Wednesday, December 5, 2018

True North Cowl

I've been keeping busy with non-blog related things lately, but wanted to post about some news... I released my first pattern!

True North Cowl modelled by Stacy from Craft de Ville

It is a simple cowl with an asymmetrical closure, designed to keep you cozy during the winter. It is extremely beginner-friendly but also endlessly customizable; each one is unique! 

I taught it as a workshop at Craft de Ville in November and everyone had fun making it. The majority of the time was spent picking out fabrics and buttons... always the best part! The pattern is for sale as both a printed pattern and a digital download at Craft de Ville. If you are in Montreal, Stacy also offers a variety of flannels that are great for making this pattern, stop by and check her shop out! 

There may be other patterns down the road, but for now just wanted to share this one with the world. If you make one, I'd love to see it... use the hashtag #TrueNorthCowl on Instagram so I can see your lovely work! Stay warm out there, kids... 

Tuesday, October 16, 2018

New - Quilt binding services offered

I am officially now offering my quilt binding services to the quilting public! Binding seems to be something that either you love or hate to do... personally, I love it. It is a quiet, meditative way to finish up a quilt that I really enjoy doing.


If you are in the camp that doesn't enjoy it, I'd be happy to help you put a professional finishing touch on your quilts. For full details, check out the Services Offered link at the top of my blog (or follow this link: https://queenofwandsstudio.blogspot.com/p/services-offered.html).

If you have any questions that I haven't covered in the above link, or wish to discuss a project, please don't hesitate to get in touch: qowstudio@gmail.com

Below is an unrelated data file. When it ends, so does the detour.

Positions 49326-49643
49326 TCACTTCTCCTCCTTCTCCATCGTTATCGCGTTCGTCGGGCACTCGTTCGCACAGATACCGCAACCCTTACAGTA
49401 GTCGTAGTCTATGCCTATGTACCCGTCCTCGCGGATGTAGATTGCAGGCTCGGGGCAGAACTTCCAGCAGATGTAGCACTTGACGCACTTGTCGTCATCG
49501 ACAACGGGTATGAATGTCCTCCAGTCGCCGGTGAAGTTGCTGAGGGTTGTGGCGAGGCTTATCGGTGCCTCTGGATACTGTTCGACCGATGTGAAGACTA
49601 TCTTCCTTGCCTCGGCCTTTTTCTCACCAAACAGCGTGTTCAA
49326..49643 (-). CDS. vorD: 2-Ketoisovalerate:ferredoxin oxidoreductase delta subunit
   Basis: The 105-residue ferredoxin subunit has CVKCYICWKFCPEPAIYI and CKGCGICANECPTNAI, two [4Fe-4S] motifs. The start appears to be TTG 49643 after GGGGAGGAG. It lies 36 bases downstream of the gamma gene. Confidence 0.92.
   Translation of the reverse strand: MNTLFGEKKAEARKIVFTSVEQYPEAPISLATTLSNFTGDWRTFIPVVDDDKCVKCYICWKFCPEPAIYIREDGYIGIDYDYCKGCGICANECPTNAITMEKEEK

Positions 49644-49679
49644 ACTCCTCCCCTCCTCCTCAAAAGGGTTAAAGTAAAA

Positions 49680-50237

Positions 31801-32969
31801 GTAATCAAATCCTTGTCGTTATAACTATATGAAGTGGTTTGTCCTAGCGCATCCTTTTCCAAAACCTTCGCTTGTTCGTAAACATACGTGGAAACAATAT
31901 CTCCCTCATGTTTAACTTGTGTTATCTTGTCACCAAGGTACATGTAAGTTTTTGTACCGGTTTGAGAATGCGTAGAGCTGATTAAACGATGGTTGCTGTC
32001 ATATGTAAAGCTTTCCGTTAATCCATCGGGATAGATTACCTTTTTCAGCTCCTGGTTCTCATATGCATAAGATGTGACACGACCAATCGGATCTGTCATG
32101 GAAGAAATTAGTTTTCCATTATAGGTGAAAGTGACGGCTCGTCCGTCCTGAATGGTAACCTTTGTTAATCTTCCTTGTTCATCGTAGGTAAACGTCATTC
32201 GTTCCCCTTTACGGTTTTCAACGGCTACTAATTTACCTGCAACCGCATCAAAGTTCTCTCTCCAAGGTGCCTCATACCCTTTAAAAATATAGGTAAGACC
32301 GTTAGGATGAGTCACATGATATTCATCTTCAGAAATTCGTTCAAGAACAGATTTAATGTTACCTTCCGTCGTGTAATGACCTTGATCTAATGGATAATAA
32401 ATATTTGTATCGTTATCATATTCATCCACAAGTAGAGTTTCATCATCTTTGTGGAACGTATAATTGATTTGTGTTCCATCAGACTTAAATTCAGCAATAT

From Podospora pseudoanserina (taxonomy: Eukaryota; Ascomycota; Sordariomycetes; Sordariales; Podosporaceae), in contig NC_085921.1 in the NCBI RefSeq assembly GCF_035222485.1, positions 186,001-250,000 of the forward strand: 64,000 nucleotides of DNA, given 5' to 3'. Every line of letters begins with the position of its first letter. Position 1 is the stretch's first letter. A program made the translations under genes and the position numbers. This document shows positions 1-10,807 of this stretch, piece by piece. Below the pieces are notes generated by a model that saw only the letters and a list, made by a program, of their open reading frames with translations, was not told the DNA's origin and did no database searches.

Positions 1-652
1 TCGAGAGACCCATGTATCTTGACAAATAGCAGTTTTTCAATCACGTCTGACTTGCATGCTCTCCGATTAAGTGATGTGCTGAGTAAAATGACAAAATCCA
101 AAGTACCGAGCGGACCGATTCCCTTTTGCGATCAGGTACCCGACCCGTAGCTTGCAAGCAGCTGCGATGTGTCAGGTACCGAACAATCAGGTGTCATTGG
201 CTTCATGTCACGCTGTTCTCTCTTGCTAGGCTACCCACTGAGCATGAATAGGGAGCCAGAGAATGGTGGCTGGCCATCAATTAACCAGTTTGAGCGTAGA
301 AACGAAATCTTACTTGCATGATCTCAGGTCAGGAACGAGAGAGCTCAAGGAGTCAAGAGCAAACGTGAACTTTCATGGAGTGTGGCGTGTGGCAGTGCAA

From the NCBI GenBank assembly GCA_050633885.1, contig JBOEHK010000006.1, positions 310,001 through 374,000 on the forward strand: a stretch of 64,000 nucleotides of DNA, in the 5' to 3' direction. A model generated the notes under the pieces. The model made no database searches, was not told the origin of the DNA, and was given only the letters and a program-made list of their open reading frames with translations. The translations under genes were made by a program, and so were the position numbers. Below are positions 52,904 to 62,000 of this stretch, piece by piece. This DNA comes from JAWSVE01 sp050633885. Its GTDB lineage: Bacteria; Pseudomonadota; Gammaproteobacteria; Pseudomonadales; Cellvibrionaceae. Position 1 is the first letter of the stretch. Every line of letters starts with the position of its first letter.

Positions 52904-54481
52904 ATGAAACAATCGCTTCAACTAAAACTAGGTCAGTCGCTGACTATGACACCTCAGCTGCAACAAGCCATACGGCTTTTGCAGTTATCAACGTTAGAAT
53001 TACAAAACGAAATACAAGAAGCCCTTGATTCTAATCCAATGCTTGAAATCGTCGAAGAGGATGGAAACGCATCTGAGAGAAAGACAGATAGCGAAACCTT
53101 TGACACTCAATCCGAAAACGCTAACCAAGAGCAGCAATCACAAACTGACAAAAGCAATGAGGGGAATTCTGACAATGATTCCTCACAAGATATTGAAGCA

Friday, May 18, 2018

But then I made more...

The job hunt continues, so while I wait for Mr. Musk or Mr. Bezos to track me down and offer me zillions of dollars to work for them, I am filling my downtime with lots of crafty things. I have been digging through my piles of half-finished projects and making surprisingly good progress on my infinite 'to do' list.

Recently I've had the same conversation with a few different people about creativity, and it has gotten me thinking. I've been asked, in one form or another, how I got started sewing/quilting/crafting/etc. I always kind of dreaded being asked that question as I never had a good answer for it. I didn't sit at the knee of a kindly grandmother when I was little and watch her work magic with a needle, I didn't bond with sisters (I don't have any) over sewing our own clothes, I didn't even take any Home Ec classes... do those still exist? 

When people ask how I got so creative, I tell
them it is because I ate paste as a child*. 

My default answer when asked "How did you learn how to do X?" is usually a casually dismissive "Oh, I don't have a good story for that, I just kind of taught myself." And then recently I realized, that actually *is* a pretty good story. I taught myself. Damn, that's kind of impressive!

When I was in my 20s, for some reason I decided I needed a red and off-white striped scarf. I don't know why I decided this... I was still living in California at the time, living in a climate where I barely needed a coat, let alone a scarf. But, a scarf was required and unsurprisingly, I couldn't find anything that fit the bill. Then one day, it dawned on me that if I couldn't find one to buy, I could just make one for myself! While that doesn't sound like an earth-shattering idea in this day and age, back in the 90's, DIY wasn't really a thing yet so it wasn't as natural a conclusion to come to. So I got myself some red and off-white yarn and some knitting needles and proceeded to figure out how to knit.

It did not go well.

I did eventually figure it out, and promptly realized it was not the hobby for me. It was slow and fiddly and my 20-something patience levels were not up to the task. The scarf was eventually set aside and forgotten, unfinished. A little anti-climactic, I know... but that failed experiment planted an important seed in the back of my mind... I could make things myself. That small thought had a huge impact on my mindset going forward.

A few years later, I moved to Montreal (and learned the actual importance of a good scarf!) and the same idea came to me when I wanted a skirt but couldn't find anything I liked, so I made one myself. And it was terrible. But then I made more, and they got better! One Christmas I decided that making a quilt as a gift for my mom would be an easy (hah!) and inexpensive (HAH!) thing to do, so I made her a quilt. And it was awful. But then I made more, and they got better. I have continued to sew my own quilts, clothing and bags, each time improving a little bit, and some 15 years later here we are.

No capes!

So now I know that I do have a pretty awesome 'origins' story to tell people when they ask how I got started sewing.  :)

* I've never actually eaten paste.